March 5, 2008 —
A member of a local martial arts group shows off his skill by jumping over fellow martial artists to kick a piece of wood in the gym during the Suleikh Club Grand Opening March 1. (U.S. Army photo by Pfc. April Campbell)
SULEIKH, Iraq (March 3, 2008) — As security improves in this Baghdad neighborhood, Iraqi citizens are focusing more attention on the quality of life in their community.
Several Suleikh area residents and leaders, Iraqi Army and Multi-National Division – Baghdad Soldiers attended the grand opening celebration of the Suleikh Club, a youth sports center, March 1.
A procession of area athletic teams, including soccer, basketball, wrestling and martial arts groups, opened the festivities. The different squads marched in, proudly displaying colorful uniforms and team signs. The center will provide a place to practice and compete in their individual athletic disciplines.
Several community leaders including Fikrat Kareem, the neighborhood advisory council leader for the area, and Iraqi Army Lt. Col. Yeheya Rasol, commander of the 3rd Battalion, 1st Brigade, 11th Iraqi Army Division, spoke during the event.
“The opening of the club was beautiful,” Fikrat said through an interpreter. “Many citizens came to the (event). They are excited. Life is returning to normal.”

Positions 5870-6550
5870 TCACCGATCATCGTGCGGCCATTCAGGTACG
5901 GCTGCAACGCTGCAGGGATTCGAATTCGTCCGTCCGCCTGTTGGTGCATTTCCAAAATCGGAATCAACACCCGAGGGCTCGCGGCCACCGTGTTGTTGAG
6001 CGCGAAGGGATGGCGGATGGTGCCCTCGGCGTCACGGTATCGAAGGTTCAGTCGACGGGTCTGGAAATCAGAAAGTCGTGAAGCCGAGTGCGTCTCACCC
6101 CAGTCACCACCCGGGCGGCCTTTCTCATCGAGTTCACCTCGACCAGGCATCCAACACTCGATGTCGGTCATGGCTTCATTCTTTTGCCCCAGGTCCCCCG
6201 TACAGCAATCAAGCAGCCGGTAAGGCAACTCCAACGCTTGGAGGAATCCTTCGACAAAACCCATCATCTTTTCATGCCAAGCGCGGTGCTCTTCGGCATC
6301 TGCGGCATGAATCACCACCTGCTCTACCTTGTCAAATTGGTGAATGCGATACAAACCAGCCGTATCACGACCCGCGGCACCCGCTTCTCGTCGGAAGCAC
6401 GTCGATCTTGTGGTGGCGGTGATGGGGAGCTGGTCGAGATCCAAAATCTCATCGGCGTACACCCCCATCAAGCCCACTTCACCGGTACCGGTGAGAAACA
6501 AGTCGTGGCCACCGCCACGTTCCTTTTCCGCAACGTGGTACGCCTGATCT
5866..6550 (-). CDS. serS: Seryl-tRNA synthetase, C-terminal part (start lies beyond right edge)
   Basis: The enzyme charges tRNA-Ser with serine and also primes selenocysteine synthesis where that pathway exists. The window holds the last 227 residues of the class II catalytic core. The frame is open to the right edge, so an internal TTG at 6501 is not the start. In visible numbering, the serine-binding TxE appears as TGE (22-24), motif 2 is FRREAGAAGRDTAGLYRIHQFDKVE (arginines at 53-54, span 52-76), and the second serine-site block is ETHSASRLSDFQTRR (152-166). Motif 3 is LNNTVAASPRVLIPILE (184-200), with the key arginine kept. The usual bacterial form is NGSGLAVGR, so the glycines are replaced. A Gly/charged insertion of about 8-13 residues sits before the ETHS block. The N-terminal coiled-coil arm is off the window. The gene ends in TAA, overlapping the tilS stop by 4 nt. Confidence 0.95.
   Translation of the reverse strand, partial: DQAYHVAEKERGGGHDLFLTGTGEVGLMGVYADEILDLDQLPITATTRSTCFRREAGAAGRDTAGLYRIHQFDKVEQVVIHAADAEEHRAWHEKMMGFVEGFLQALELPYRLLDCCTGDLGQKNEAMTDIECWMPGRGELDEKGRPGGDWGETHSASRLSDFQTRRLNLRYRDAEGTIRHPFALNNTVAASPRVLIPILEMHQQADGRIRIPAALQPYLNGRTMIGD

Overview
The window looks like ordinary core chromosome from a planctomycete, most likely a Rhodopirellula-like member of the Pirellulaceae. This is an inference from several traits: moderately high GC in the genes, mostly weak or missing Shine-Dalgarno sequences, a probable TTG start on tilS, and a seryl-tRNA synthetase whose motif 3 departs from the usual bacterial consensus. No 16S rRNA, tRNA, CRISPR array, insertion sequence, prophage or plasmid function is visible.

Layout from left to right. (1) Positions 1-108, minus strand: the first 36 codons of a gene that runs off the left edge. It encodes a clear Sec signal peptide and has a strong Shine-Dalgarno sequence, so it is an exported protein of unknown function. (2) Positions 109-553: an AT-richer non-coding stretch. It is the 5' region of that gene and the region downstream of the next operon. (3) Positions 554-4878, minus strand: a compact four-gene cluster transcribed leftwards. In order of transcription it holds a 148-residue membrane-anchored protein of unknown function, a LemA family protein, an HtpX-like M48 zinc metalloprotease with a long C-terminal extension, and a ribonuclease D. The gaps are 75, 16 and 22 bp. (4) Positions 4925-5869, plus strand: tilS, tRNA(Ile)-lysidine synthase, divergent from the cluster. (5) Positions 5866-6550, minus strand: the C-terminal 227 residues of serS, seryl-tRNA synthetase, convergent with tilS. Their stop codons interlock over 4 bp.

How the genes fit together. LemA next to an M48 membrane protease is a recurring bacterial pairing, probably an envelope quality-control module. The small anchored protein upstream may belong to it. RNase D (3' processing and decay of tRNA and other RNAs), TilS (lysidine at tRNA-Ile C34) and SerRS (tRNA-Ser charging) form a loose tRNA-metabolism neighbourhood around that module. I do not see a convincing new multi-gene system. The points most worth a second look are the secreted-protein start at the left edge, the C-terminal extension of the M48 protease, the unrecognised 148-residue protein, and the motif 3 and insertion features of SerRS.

The club, which was originally built in 1957, is again a place where young people can participate in different sports, said Lt. Col. Wilson Shoffner, the commander of the 2nd Battalion, 319th Airborne Field Artillery Regiment, 2nd Brigade Combat Team, 82nd Airborne Division, currently attached to 3rd Brigade Combat Team, 4th Infantry Division, MND-B.
The club was shut down in 2005 due to criminal activity in the area.
“We had a couple of different insurgent groups operating here, some of them actually using the Suleikh Club as a base of operations. Obviously, with insurgents operating out of the club, that drove away the reason for its existence,” said Shoffner, a Lawton, Okla., native.
As the Iraqi Army and the local security forces in the area began to work together with Coalition forces, the area’s safety improved.
“The Iraqi Army and Sons of Iraq work together now,” said Yeheya. “We do our duty together to kick all of the terrorists out of Suleikh for the future (of the community).”
The Iraqi Army, the Suleikh neighborhood council and Coalition forces have been working to renovate the club during the last five months, said Shoffner.
The increased safety encouraged area leaders to focus more on reconciliation efforts.
“This club is the beginning of reunification in the area,” said Fikrat.
The youth sports center will connect several different neighborhoods in the area including Rabee’a, Suleikh, Tunnis, Shababkur and Qahira, he added. The youth sports activities bring the different groups in the area together for a common cause.
As reconciliation efforts continue, community centers, such as the Suleikh Club, will have a lasting impact on the Iraqi citizens.
“It was appreciated by the people here,” said Shoffner. “I think it will continue, long after the Coalition forces are gone, to be a place where people come to focus on youth sports center activities.”